Saskatoon Ebola scare example of need for holistic view

An expert in the Department of Community Health and Epedemiology at the University of Saskatchewan in Saskatoon believes that one of the keys to staying healthy is paying attention to what’s happening in the world around us.

U of S doctor urges human, animal and environmental experts to work together

Dr. Bruce Reeder working in Congo. (Photo courtesy Dr. Bruce Reeder)

An expert in the Department of Community Health and Epidemiology at the University of Saskatchewan in Saskatoon believes one of the keys to staying healthy is paying attention to what’s happening in the world around us.

The University of Saskatchewan is certainly becoming a leader in this country- Dr. Bruce Reeder

Dr. Bruce Reeder is a driving force behind the One Health strategy. It urges experts in human, animal and environmental sciences to work together.  He suggests that understanding how these areas are linked is vital.

Reeder said an Ebola scare in Saskatoon this week serves as an example.

"That condition is a viral disease hosted as a reservoir in bats in Africa, transmitted incidentally to monkeys and men."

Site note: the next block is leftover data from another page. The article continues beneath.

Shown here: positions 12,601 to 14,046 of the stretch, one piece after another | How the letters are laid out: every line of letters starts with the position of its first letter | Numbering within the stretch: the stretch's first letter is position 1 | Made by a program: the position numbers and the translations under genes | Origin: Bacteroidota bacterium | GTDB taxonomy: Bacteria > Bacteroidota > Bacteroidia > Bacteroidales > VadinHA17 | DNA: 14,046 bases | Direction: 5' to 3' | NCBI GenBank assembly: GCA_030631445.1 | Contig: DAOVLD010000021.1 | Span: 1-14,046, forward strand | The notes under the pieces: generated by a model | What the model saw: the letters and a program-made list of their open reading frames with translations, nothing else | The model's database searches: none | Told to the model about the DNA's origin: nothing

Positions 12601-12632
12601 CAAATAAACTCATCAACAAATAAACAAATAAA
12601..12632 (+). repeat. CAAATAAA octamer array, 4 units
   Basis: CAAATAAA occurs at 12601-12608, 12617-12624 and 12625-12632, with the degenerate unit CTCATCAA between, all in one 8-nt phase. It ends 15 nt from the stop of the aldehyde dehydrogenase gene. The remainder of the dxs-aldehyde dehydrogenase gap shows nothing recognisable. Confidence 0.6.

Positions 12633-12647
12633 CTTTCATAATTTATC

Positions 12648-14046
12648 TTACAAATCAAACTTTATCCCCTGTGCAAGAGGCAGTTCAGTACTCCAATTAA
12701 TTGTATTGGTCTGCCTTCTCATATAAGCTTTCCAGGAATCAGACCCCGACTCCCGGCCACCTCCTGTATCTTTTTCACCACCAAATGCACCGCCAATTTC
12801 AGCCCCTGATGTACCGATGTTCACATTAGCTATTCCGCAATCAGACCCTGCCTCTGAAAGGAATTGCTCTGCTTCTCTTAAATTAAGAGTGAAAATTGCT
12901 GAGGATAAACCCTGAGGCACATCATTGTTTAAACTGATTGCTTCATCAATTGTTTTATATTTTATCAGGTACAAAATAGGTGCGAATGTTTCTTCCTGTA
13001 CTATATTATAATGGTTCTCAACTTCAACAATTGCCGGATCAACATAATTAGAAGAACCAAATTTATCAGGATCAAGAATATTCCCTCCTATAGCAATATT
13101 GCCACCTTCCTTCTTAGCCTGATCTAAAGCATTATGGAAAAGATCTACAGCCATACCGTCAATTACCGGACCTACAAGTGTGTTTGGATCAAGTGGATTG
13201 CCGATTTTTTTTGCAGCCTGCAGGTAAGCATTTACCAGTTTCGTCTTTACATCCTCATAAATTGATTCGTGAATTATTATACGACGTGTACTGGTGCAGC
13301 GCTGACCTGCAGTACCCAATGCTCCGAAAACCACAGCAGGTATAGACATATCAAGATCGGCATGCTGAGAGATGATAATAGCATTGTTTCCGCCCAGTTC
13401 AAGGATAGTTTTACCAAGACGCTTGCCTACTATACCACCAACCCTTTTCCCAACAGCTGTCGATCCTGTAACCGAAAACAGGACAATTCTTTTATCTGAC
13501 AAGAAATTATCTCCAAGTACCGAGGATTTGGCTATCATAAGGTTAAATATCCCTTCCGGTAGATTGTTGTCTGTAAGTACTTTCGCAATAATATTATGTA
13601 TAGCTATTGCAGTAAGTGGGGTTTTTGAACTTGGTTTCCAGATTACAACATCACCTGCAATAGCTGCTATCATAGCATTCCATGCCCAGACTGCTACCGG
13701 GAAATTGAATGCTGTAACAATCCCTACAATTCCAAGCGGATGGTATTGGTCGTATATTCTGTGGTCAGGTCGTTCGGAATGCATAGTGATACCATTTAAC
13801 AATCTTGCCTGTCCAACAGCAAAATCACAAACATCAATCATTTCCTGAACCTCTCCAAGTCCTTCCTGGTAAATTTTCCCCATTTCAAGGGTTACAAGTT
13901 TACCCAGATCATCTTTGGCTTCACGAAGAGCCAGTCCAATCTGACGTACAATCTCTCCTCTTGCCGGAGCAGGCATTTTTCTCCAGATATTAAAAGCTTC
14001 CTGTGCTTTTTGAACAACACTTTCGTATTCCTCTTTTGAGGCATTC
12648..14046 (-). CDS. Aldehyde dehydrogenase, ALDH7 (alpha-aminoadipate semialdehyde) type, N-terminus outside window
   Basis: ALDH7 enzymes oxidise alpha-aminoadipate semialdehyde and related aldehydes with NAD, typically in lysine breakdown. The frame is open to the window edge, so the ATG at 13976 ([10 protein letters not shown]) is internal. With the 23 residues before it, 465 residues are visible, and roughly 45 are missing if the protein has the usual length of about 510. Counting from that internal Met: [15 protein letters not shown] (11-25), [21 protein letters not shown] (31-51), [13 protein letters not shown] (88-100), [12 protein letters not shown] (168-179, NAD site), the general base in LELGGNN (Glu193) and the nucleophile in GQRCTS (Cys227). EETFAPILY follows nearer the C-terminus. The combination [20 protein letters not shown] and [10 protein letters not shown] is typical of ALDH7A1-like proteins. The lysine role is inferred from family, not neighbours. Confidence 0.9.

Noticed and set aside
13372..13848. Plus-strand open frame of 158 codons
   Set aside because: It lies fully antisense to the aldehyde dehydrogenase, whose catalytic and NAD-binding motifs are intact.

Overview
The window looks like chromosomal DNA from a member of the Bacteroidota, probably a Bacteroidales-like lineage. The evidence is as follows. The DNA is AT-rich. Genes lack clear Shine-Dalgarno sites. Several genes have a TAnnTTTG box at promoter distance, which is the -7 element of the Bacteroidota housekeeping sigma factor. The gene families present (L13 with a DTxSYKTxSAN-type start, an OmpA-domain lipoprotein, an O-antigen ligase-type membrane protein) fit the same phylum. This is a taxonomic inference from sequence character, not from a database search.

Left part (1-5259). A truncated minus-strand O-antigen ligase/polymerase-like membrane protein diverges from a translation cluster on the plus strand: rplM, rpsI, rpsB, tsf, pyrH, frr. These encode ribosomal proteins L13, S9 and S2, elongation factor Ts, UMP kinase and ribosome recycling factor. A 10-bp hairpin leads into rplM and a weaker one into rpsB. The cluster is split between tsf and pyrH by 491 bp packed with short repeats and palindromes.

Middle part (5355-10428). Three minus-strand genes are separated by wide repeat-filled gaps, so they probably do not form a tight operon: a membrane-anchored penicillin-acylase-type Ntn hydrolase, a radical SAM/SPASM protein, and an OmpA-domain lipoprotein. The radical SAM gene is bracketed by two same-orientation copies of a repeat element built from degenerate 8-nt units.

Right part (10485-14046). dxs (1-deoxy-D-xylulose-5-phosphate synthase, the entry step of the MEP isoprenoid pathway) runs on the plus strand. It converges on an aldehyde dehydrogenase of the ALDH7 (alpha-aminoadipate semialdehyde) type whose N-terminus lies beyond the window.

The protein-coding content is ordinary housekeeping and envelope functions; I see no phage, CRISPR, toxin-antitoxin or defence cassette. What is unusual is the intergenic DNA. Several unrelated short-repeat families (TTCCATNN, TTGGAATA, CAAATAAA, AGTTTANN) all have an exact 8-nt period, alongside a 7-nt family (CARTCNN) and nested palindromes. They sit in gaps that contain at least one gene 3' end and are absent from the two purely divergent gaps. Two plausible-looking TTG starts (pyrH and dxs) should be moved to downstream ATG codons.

Reeder said, in fact, about 70 per cent of emerging and re-emerging diseases are shared between animals and humans.

Experts gathering in Saskatoon 

The U of S has been following the One Health model for some time in its health science fields, and it has transformed the way those disciplines are taught. For example, medical students are now asked to work with students studying veterinary medicine to understand the risks.

"The University of Saskatchewan certainly is becoming a leader in this country and in the future internationally in this whole approach."

Reeder said we should all be more aware of these links to stay healthy.

Experts in One Health are gathering this week in Saskatoon, sharing their research to broaden understanding in all health sciences.